The story of David fighting and defeating Goliath is probably the most well-known of all the stories about David. It is an important reminder that God is in the giant-defeating business when those giants stand opposed to His plans. And it has inspired many underdogs to press on against a stronger foe.
But skeptics have asked: “Could a boy really have killed a mighty warrior with just a sling and stone? Does the author of 1 Samuel exaggerate what happened that day?”
In his book David and Goliath: Underdogs, Misfits, and the Art of Battling Giants, Malcolm Gladwell provides this research:
Eitan Hirsch, a ballistics expert with the Israeli Defense Forces, recently did a series of calculations showing that a typical-size stone hurled by an expert slinger at a distance of 35 meters would have hit Goliath’s head with a velocity of 34 meters per second [~75 mph or ~120 km/h] – more than enough to penetrate his skull and render him unconscious or dead. In terms of stopping power, that is equivalent to a fair-size modern handgun. (p. 11)
In layperson’s terms, David’s stone has some serious speed behind it!
While Gladwell examines the velocity of a rock being propelled by a sling, an episode of Ancient Discoveries on the History Channel examines the force of that rock. An expert suggests that an impact of a stone to one’s head at 3,000 newtons would be enough to kill a human being: A shockwave would go through the brain, damaging the brain tissue and causing death. A slinger then comes on the show and, using a sling and stone just like David’s, hits a target with a sensor that records the force of impact being at 3,600 newtons – deadly!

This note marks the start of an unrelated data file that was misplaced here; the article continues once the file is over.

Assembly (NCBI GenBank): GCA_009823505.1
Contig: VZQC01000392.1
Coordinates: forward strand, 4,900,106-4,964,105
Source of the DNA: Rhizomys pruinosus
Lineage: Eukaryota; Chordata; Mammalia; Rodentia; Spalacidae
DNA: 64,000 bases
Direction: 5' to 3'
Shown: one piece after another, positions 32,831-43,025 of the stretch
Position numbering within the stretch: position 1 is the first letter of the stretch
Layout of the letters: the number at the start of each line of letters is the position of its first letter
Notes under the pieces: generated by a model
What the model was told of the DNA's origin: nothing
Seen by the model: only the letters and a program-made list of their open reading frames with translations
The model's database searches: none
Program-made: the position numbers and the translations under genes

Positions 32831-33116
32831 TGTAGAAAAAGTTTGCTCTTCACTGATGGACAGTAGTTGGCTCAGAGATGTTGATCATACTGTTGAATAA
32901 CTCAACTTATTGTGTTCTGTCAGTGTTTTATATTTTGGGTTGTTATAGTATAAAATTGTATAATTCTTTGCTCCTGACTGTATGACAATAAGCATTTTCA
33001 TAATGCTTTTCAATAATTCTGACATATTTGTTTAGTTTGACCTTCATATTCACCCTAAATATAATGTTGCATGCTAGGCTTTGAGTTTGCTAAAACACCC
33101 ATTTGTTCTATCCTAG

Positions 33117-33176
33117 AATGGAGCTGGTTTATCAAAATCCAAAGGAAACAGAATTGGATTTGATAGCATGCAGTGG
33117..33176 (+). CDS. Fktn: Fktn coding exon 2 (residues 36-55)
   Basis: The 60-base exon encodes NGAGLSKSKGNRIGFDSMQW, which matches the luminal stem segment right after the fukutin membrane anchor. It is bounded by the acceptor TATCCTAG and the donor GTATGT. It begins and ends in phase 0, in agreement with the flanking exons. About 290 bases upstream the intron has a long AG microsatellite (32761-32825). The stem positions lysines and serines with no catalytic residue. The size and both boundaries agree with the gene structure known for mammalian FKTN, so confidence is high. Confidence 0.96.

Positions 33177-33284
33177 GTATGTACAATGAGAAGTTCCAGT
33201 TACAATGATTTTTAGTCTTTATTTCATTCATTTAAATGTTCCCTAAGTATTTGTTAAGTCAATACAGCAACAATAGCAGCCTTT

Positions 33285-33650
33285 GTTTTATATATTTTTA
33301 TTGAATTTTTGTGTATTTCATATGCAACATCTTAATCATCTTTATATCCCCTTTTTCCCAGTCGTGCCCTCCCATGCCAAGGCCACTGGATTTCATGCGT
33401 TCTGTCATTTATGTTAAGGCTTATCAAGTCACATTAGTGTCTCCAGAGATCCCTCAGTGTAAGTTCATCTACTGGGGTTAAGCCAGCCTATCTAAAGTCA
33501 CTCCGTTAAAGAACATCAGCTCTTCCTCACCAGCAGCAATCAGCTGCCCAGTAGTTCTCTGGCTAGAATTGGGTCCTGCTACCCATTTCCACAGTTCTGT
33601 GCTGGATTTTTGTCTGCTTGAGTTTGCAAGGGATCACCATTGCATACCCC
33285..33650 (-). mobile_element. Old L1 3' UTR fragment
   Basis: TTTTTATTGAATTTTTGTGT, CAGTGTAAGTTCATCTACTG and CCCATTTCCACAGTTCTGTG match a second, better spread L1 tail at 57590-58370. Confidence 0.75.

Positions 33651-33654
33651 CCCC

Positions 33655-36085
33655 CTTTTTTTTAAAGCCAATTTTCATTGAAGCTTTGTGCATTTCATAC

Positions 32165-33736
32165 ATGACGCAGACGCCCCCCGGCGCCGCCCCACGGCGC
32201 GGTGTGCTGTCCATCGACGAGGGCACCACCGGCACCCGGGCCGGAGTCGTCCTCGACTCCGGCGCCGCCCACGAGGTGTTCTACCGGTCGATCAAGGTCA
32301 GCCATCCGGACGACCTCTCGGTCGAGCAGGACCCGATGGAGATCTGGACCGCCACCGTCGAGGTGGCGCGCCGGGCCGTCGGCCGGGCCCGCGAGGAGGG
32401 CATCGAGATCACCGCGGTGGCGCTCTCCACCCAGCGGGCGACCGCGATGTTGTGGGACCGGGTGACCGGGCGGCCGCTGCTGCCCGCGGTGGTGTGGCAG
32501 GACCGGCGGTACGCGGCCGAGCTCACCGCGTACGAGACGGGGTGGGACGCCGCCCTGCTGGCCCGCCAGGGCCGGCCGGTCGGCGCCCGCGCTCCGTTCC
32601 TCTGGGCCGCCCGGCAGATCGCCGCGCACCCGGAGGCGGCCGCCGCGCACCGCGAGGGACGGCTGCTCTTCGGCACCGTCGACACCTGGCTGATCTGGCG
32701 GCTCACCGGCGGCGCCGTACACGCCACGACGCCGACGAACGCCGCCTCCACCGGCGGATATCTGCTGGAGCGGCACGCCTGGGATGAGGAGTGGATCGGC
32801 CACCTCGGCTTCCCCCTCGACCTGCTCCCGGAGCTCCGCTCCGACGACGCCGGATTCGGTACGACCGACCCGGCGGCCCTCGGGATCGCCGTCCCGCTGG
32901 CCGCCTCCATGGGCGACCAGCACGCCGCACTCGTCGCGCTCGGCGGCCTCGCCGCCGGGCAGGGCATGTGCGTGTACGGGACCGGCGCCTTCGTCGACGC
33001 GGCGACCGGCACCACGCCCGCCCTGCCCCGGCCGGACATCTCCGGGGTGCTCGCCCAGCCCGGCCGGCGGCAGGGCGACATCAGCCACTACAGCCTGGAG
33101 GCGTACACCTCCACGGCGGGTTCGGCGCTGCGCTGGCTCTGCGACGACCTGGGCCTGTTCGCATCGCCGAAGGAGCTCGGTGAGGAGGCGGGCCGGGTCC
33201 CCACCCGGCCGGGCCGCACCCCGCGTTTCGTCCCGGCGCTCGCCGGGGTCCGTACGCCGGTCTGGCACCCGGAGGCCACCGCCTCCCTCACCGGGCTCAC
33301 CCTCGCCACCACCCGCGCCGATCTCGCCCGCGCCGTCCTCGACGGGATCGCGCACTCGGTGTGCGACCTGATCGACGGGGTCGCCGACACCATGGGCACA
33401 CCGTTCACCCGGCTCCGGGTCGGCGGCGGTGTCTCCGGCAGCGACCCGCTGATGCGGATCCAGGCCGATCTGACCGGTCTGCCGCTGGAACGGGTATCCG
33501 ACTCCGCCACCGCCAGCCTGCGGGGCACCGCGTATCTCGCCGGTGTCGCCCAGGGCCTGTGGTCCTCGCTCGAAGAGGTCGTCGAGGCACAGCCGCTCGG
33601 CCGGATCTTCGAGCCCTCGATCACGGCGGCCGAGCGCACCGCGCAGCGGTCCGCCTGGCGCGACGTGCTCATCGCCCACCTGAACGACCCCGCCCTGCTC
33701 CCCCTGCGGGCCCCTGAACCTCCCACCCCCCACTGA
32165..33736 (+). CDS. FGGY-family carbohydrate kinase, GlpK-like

God has given David talent with a sling and stone. With it, he has defended his sheep from bears and lions wanting to devour them. God has prepared David in advance to now use his talent against an enemy that seeks to devour God’s people.
King Saul cannot perceive strength within David so he tries to fit David with his armor. But it is too big and cumbersome for David. Saul figures David needs greater size and weight to be successful against the fearsome giant. But David already has a secret weapon – his sling, yes, but even more critically, God Himself: “You come against me with sword and spear and javelin,” announces David to Goliath, “but I come against you in the name of the Lord Almighty.”
This is the God who has been preparing David for this moment and in whom victory is assured against God-defying giants to this day. As William C. De Vries writes in his Bible study guide on David,
God will use His people with both their weaknesses and their skills [with a sling or a hammer, a football or a computer] to declare His glory and to work out His purpose in this world. (p. 23)